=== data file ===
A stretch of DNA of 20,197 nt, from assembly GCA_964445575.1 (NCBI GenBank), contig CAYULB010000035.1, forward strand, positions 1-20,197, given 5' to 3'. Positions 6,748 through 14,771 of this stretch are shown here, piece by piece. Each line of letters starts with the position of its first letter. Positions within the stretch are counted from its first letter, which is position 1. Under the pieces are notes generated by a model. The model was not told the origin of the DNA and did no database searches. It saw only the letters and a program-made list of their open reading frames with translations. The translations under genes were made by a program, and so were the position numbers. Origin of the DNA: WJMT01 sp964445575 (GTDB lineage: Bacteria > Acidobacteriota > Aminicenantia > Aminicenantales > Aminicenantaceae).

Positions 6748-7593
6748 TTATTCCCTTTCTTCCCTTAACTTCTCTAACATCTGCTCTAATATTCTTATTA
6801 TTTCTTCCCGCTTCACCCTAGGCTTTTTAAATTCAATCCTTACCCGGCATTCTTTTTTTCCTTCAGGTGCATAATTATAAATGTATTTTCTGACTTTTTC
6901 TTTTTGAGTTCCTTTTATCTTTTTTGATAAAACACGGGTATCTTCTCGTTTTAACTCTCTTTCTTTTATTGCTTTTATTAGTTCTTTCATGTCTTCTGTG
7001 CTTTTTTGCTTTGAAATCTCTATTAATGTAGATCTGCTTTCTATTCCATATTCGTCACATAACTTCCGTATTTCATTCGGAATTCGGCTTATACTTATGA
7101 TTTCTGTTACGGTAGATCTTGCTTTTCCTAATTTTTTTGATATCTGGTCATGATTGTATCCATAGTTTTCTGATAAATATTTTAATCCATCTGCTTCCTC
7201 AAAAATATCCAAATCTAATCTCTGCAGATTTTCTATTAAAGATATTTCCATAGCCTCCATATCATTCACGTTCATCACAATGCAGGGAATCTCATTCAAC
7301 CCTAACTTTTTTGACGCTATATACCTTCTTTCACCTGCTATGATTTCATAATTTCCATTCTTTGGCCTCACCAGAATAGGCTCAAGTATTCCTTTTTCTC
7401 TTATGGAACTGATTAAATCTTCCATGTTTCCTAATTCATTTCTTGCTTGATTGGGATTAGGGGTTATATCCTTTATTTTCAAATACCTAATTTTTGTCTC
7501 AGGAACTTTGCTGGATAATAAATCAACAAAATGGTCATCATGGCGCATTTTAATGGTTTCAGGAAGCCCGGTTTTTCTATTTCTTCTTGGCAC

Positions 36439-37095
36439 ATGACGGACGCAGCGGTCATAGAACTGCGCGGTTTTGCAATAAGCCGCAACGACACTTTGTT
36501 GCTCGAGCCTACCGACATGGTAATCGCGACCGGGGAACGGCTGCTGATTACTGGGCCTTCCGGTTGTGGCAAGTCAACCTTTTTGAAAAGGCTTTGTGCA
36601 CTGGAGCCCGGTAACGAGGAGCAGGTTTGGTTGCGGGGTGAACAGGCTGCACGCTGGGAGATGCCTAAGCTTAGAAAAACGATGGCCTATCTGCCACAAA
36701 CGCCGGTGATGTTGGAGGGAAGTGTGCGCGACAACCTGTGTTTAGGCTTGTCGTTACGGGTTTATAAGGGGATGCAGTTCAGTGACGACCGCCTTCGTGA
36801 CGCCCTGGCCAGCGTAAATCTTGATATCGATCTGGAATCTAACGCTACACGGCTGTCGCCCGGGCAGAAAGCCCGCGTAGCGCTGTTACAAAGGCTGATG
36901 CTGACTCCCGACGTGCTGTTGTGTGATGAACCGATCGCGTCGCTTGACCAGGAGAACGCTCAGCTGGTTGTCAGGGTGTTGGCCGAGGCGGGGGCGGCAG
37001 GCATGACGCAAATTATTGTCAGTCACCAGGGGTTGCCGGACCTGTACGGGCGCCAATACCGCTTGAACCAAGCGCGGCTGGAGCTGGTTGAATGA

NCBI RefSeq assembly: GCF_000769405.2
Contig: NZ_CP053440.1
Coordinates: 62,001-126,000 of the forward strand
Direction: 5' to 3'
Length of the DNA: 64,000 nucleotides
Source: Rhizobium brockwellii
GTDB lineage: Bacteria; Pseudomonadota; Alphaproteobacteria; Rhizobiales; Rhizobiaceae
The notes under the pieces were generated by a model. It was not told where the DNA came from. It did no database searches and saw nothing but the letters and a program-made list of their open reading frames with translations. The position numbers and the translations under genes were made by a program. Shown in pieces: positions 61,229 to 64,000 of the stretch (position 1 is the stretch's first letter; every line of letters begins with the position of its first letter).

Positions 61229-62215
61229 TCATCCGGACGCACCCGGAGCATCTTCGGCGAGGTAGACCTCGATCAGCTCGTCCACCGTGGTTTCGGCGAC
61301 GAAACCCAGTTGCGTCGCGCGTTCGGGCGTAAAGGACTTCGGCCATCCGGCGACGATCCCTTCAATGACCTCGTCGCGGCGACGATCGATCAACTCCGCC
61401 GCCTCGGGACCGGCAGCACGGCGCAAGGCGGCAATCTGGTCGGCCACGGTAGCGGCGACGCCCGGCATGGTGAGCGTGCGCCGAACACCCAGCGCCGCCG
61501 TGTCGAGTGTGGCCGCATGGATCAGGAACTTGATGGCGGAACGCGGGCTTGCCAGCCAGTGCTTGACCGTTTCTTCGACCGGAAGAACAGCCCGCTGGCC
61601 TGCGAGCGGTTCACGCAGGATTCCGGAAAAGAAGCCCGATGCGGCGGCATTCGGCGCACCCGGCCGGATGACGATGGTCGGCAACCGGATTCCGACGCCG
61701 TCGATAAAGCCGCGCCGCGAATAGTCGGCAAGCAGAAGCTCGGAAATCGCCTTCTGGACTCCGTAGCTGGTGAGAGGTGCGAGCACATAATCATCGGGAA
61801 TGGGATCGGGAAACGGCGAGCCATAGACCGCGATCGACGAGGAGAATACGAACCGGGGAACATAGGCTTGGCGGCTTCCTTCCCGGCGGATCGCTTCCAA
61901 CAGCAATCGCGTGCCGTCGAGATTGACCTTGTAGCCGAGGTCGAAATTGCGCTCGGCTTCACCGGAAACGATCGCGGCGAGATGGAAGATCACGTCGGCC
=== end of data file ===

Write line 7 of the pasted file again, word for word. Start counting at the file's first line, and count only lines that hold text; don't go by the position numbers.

7101 TTTCTGTTACGGTAGATCTTGCTTTTCCTAATTTTTTTGATATCTGGTCATGATTGTATCCATAGTTTTCTGATAAATATTTTAATCCATCTGCTTCCTC